New ACT grocery laws a sign of things to come?
A policy review in the ACT is set to see Coles, Woolworths and IGA ineligible to bid for certain sites.
Chief Minister and Minister for Business and Economic Development Jon Stanhope released the outcomes of the review into ACT supermarket competition policy yesterday.
The review, carried out by former ACCC Commissioner John Martin, is designed to improve market access for the independents. It was prompted by the July 2008 ACCC Inquiry into retail grocery prices that recommended that governments consider ways in which zoning and planning laws could be used to promote new entrants in retail grocery markets.
The ACT is the first jurisdiction in Australia to provide a comprehensive response to the ACCC Inquiry.
“The ACT Government is aiming to ensure its supermarket policy is ‘best practice’ in light of the ACCC Grocery Inquiry and to have in place a policy that promotes and supports effective competition in the ACT sector,” Mr Stanhope claimed. “Effective competition means strong price-based competition, but it also means supporting players that promote quality, choice, convenience and service to Canberra households.”
“The recommendations of the Review will also help guide how current Territory Plan zone provisions for retail might be refined to accommodate greater flexibility in planning decisions.”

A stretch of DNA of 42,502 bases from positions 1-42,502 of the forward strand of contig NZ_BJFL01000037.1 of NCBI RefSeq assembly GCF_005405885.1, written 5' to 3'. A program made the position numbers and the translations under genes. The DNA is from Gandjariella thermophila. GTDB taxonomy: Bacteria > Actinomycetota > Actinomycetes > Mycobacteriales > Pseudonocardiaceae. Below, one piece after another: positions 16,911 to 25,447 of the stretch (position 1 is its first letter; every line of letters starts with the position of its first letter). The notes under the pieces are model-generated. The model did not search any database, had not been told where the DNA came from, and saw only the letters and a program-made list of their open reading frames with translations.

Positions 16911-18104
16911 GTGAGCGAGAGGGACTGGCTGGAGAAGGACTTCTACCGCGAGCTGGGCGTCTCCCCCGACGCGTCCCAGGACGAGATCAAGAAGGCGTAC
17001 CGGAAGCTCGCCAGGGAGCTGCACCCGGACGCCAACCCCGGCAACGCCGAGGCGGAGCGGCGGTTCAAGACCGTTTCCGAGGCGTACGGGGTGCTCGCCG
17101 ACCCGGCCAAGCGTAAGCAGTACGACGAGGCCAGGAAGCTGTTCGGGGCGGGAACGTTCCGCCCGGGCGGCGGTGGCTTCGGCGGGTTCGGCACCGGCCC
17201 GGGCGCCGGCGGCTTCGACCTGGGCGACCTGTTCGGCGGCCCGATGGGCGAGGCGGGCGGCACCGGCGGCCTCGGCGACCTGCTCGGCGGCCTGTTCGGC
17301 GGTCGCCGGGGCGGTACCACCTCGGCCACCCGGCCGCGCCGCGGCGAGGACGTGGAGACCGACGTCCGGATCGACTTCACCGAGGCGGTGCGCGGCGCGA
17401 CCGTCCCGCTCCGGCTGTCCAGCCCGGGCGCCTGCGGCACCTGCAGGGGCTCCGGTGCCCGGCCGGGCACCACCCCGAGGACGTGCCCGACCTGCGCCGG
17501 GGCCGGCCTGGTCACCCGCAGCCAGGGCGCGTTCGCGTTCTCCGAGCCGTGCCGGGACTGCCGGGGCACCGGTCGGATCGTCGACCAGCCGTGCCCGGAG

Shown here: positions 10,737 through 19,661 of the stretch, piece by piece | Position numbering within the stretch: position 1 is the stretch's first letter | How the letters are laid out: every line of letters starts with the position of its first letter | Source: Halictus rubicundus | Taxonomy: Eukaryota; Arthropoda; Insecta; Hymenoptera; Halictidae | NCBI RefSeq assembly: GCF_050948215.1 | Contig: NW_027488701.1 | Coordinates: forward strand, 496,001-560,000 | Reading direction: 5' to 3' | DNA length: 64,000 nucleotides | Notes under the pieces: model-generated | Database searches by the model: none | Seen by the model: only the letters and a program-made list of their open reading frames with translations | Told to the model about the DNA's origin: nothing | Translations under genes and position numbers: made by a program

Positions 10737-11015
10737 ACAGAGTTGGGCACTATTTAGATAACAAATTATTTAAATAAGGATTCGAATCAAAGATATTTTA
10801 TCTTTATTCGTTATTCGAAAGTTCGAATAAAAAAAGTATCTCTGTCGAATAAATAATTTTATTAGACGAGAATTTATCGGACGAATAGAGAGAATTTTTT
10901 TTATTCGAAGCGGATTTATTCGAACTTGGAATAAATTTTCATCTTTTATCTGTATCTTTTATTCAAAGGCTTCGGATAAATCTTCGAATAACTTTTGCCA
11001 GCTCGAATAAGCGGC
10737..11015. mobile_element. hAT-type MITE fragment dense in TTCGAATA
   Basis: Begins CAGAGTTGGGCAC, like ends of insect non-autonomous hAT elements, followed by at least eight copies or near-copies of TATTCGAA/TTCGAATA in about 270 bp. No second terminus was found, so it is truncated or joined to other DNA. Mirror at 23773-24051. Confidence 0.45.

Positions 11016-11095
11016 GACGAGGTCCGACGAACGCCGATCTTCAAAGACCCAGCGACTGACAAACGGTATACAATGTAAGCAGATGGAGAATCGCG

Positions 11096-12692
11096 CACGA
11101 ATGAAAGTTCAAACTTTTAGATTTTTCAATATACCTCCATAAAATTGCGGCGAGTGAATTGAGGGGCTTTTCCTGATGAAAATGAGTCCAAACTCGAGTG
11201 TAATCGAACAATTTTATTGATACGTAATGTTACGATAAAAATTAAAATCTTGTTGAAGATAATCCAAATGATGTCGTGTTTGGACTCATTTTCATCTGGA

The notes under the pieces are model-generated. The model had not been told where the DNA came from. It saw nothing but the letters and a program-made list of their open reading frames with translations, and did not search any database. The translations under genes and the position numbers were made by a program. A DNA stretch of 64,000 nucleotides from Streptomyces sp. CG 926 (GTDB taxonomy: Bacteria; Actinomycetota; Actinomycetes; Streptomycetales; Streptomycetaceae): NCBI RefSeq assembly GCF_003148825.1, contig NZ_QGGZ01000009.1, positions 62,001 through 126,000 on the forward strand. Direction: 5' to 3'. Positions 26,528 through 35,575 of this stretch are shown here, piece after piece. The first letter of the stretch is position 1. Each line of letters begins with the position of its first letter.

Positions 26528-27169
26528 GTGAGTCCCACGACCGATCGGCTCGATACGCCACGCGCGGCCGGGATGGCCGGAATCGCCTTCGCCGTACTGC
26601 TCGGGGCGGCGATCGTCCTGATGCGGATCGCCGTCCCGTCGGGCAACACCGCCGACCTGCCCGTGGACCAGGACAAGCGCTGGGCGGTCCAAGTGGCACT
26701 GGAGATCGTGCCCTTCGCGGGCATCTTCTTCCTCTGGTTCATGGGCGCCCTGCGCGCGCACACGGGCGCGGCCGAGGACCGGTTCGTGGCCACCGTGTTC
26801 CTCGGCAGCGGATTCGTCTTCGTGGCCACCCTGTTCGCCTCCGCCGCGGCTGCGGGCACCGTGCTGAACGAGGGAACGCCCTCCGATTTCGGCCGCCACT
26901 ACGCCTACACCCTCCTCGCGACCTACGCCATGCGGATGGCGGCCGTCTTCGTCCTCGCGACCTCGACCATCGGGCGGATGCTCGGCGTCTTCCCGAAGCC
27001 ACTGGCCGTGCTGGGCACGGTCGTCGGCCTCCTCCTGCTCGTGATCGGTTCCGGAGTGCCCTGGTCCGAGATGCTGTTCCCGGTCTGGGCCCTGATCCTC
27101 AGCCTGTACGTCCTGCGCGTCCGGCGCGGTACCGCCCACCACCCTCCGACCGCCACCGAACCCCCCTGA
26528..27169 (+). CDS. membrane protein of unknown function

“Importantly, the Government has agreed to allow more supermarkets in group centres and permit supermarkets in local centres to expand. This will ultimately provide more choice for Canberra shoppers,” Mr Stanhope added, in reference to the decision to make the major supermarkets ineligible to apply for certain sites.
Coles, Woolworths and IGA will be permitted to bid for a shopping centre site if there is already a ‘major’ operator in the same suburb.
Aldi – which yesterday welcomed the move, Supabarn and Franklins appear set to be the main beneficiaries of the policy changes.
The plan is likely to be closely monitored by other governments and resembles a similar move trying to be forced through in the UK.